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If the offensive team fails to move 10 yards within four downs, they will have to surrender possession from where the ball was last spotted. However, the ball is usually punted (kicked away) to the defending team on fourth down so that they start their possessions as far as possible from the opposition’s end zone.

However, if the offensive team is close enough to the defensive team’s end zone, they would rather attempt a field goal (will be explained as we go further). The set of 11 players that both teams send out for kick-offs, punts and field-goal attempts are called special teams.

Scoring

A team scores what is called a touchdown, when it succeeds in getting the ball into the end zone of the opposition. On achieving the feat, the team is awarded six points. A touchdown can be scored either by catching the ball in the end zone or running past the goal-line and into the end zone of the opposition.

An extra point is earned by kicking the ball through the uprights of the goal post after a touchdown. However, the team can go for two points by taking the ball into the end zone again. The latter ploy though is only brought into play when the team is desperate for an extra point that would ensure a positive result for the team.

A Field goal, as explained before are usually attempted on a fourth down if the kicker is close enough to the end zone to kick the ball through the posts. This will garner the offensive team, three points.

Two points are rewarded to the defensive team when a member of the offensive team is tackled with the ball in his own end zone. This is called a safety.

Some common terms

Kick-off

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Kick-off, just as in association football marks the opening of the ball game. It’s basically a free kick that the receiving team can’t make an attempt to block. A kick-off is used at the start of the game and after half-time. A team also will have to put the ball into play via a kick-off following the scoring of every touchdown or a successful field goal.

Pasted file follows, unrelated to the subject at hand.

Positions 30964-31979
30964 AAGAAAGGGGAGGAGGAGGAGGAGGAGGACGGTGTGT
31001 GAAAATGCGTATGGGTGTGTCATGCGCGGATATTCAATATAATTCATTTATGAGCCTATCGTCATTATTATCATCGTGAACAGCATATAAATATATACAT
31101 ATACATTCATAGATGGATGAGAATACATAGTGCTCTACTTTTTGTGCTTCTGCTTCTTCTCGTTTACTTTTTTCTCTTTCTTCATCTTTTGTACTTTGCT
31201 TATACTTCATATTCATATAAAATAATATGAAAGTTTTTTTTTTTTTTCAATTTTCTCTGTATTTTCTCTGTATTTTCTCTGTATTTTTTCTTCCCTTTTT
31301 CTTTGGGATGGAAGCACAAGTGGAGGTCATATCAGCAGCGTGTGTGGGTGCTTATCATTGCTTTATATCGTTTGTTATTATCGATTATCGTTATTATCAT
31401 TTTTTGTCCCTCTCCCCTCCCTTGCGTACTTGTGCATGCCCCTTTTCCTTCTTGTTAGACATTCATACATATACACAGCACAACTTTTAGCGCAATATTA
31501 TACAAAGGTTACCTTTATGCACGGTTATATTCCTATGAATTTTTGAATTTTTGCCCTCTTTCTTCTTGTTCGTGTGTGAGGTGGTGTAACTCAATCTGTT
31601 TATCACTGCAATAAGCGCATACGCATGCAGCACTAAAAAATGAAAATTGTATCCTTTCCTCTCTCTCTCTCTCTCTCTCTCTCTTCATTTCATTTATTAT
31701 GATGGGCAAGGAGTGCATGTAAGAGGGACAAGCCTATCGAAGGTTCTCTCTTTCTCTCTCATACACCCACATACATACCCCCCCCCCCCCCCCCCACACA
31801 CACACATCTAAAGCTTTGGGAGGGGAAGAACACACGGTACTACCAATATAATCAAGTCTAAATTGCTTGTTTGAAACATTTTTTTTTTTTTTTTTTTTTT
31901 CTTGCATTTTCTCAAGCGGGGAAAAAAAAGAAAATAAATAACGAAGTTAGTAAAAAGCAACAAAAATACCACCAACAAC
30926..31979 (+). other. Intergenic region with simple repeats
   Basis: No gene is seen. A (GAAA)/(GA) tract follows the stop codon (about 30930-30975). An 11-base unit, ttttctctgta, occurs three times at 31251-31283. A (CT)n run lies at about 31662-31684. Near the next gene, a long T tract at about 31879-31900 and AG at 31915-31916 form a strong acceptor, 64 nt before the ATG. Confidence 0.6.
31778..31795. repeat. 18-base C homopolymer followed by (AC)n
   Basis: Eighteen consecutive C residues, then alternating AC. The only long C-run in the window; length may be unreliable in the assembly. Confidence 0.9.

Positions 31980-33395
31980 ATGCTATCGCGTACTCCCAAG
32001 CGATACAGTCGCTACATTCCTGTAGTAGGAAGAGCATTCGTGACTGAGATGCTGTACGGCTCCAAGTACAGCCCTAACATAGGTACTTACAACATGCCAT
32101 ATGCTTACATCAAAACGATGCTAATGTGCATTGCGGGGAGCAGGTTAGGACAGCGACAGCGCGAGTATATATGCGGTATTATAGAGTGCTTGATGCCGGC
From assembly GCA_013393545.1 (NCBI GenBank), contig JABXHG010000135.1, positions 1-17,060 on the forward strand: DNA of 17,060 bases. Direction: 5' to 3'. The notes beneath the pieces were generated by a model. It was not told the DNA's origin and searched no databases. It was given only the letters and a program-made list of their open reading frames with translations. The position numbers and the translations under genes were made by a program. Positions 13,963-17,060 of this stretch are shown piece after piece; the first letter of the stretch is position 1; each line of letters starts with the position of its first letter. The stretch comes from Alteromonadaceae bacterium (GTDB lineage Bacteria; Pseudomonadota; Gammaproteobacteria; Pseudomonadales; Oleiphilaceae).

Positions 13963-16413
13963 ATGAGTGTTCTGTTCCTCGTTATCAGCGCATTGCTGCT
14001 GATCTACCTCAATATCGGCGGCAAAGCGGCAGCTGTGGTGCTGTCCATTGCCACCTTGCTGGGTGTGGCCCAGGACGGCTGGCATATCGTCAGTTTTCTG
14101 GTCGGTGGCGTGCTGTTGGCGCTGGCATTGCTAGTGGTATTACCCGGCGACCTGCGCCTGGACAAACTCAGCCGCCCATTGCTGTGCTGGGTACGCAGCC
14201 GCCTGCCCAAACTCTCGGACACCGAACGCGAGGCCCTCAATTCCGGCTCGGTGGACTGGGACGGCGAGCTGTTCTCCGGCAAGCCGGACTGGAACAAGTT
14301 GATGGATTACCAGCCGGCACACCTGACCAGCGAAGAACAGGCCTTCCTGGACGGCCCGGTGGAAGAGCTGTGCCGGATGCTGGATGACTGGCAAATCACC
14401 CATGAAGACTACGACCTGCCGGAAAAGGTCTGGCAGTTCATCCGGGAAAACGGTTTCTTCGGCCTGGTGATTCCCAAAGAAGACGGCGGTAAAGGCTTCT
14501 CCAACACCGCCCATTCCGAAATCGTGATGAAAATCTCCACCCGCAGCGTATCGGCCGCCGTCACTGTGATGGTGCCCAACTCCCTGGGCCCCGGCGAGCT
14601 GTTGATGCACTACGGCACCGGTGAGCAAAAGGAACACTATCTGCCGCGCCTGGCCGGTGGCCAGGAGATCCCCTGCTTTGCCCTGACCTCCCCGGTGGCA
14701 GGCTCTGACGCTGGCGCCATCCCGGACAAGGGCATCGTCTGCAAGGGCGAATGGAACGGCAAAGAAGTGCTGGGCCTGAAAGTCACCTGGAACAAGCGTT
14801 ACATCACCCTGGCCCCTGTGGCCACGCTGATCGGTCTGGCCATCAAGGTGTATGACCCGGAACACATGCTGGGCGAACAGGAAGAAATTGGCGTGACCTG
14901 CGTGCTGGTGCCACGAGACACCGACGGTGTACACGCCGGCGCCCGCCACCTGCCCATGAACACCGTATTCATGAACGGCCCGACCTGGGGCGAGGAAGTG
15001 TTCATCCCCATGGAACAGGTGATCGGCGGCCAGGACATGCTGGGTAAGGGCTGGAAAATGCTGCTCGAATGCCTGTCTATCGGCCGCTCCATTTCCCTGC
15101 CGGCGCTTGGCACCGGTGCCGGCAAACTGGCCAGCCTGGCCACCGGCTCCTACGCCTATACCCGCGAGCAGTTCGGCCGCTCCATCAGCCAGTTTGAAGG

Fumble

A fumble in its most simple sense is the act of losing possession of the ball. This might occur while running with it or being tackled. Members of both the offense as well as defense can recover a fumble. Whichever team ends up with the recovery of the ball, will have possession of the ball for the ensuing down. If the defense recovers the fumble, it results in what is called a turnover.

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Interception

Interception as the name suggests is when a pass is intercepted by a defensive player. Both teams have an equal claim to the ball when it’s thrown. Thus, if any defensive player ends up catching the ball, it results in what is called an interception, thus ending the offense’s possession of the ball.

Punt

A punt is usually a kick made on the fourth down because it couldn’t advance 10 yards in the first three attempts (downs). It’s fashioned to be used so by the offense as in most cases they won’t like to run the risk of surrendering possession of the ball to the defence anywhere in their half or close to their own end zone.

Return

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A return is the first opportunity for a team to go on the offense. It’s basically the act of receiving (catching) a kick-off or a punt and running toward the opponent’s goal line with the intent of scoring. The run is not counted against the downs for the receiving team and they begin its possession at the spot where the run was stopped. If the run results in a touchdown, the team would be eligible for attempt at extra points followed by a kick-off themselves.

These basic facts and terms should at least provide you with a base to start grasping the game and prepare yourself for season 2 of EFLI. We will be back to give you more basic insights so that you may enjoy the game to the fullest.

Published 31 Mar 2014, 23:51 IST